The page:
Chinquapin Necklace

Chinquapin Learning

Chinquapin Necklace

 A Colorful History

By A.J. Hendershott

” The mountain roads are never deserted this season for children are ever treading the roads hunting out chinquapins. Besides being a sweet little nut, the children find many uses for it. They string the nuts in long chains and wear them about their wrists and necks. One little girl with great ingenuity and patience made a sturdy and well-shaped work basket out of strings of the little nuts. ”  

Ashville Daily Gazette, Sept. 14, 1898

Chestnut brown is a pretty color and children recognize pretty without having to be told. Youth of the 1800s and early 1900s learned to make things with what they had available. So, if children wanted something beautiful to wear they often looked to nature for their inspiration. Each fall fresh chinquapins would ripen for collecting. Many were eaten straight away while others were collected for consumption on another day. In some instances, the surplus nuts were used to make a beautiful adornment in the shape of a necklace or bracelet.

Fresh chinquapins and chestnuts have a deep reddish chocolate brown color that is aptly called “chestnut”. The color was so distinctive it was named for the patriarch nut. Aged nuts loose the chestnut color in favor of a darker hue of brown but still retain a hint of their beauty. And it is in part due to the beauty of the chinquapin that children had necklaces.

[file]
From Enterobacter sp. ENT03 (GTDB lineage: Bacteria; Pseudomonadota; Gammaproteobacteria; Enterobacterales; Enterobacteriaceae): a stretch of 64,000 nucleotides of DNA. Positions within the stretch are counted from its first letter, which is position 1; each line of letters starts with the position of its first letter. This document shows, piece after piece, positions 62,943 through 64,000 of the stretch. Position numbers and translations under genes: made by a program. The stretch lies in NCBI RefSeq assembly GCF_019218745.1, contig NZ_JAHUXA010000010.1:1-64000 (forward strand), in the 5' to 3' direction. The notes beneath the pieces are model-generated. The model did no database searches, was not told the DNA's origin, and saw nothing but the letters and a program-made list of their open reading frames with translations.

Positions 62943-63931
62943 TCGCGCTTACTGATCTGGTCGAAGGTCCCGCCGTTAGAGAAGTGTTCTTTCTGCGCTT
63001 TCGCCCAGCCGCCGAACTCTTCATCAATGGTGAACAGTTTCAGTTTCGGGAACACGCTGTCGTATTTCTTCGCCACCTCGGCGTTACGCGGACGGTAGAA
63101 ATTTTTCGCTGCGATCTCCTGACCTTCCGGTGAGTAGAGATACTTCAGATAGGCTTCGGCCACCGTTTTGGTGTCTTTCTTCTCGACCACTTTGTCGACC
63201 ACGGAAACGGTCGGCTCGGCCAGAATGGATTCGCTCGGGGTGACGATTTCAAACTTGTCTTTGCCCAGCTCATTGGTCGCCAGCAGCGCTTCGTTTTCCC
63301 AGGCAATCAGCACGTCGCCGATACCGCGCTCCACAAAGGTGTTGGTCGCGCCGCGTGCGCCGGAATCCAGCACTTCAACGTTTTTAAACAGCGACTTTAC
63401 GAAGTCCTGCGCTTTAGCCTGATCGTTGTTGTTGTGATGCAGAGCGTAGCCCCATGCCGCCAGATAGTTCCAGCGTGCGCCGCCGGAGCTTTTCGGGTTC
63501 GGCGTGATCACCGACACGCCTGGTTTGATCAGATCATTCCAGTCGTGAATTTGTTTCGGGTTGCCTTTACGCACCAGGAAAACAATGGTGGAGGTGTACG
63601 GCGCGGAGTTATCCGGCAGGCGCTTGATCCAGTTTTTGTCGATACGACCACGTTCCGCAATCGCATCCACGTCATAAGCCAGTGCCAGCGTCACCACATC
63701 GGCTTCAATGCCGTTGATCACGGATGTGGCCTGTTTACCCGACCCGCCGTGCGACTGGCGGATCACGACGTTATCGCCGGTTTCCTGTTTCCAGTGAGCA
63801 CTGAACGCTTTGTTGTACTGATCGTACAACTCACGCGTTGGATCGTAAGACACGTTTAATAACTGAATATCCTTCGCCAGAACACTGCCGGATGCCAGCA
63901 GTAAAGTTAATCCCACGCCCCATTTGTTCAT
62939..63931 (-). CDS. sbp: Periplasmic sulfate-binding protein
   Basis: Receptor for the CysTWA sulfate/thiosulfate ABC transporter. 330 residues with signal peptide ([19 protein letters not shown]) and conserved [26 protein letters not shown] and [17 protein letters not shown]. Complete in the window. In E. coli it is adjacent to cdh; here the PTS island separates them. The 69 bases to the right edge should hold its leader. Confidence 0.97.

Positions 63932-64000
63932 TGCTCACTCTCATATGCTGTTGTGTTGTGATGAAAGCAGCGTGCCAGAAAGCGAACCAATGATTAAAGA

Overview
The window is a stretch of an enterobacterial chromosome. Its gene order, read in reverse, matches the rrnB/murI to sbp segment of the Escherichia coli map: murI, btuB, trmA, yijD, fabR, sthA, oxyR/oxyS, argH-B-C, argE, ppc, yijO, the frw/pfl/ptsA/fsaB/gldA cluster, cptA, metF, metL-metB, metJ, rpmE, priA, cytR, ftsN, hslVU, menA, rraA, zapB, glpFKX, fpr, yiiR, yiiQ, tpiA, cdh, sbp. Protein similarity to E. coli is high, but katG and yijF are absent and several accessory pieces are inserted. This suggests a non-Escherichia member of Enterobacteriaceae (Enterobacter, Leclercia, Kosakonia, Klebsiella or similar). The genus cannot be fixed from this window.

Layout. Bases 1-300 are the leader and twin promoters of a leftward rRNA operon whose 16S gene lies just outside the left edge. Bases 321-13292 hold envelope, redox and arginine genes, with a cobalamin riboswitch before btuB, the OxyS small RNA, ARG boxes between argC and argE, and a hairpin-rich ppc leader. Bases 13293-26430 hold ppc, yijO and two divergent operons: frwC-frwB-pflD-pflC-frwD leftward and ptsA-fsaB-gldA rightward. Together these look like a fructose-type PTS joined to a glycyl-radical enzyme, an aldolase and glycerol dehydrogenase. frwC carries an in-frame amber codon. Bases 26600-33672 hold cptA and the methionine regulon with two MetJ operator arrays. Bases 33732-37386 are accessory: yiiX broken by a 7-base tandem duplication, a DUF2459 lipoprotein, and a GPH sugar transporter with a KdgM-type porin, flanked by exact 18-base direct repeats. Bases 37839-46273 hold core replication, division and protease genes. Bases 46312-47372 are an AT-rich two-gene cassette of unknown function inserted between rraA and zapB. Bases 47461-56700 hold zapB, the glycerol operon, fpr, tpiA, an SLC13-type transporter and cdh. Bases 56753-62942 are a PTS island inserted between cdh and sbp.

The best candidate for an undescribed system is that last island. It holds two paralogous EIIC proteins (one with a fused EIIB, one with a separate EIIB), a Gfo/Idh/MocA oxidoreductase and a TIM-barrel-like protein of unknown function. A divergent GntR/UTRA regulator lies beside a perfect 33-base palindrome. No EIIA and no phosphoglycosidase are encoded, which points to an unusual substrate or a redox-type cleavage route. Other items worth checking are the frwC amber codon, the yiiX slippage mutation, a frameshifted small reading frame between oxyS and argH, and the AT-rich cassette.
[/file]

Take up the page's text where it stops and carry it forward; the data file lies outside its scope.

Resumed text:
The North Carolina, New Berne Weekly Journal newspaper published a brief report on September 26, 1902 about the chains of chinquapins, “The chinquapin season is on, and many ropes of little nuts can be seen around the necks of the wee tots around town.” 

In another news account this one four years earlier, “The mountain roads are never deserted this season for children are ever treading the roads hunting out chinquapins. Besides being a sweet little nut, the children find many uses for it. They string the nuts in long chains and wear them about their wrists and necks. One little girl with great ingenuity and patience made a sturdy and well-shaped work basket out of strings of the little nuts.” As reported by the Asheville Daily Gazette on September 14, 1898.

A Louisiana paper reported of chinquapin festivities associated with Halloween in 1916, “The occasion was just the right one for Hallowe’en favors, so these were used. The house was decorated with ferns, autumn leaves and the ever-expected pumpkin. The dining room table was set with numerous pumpkin decorations, one in the shape of a jack-o-lantern for each child, with a lighted candle and filled with hickory nuts, chinquapin necklaces and kewpie candy, as well as several joints of sugar cane for each child. Autumn leaves were scattered over the table, and from the chandelier was suspended a basket of gay flowers and ferns, with yellow ribbons to each corner of the table.” The Times (Shreveport, Louisiana), November 5, 1916.

The task of pushing a needle through the nut is task best down when fresh. Dried nuts are particularly tough to puncture, and with the shape almost a sphere, holding on to them would be tougher yet. I am curious if there was a technique for doing this that avoided finger punctures or if that was just part of the process.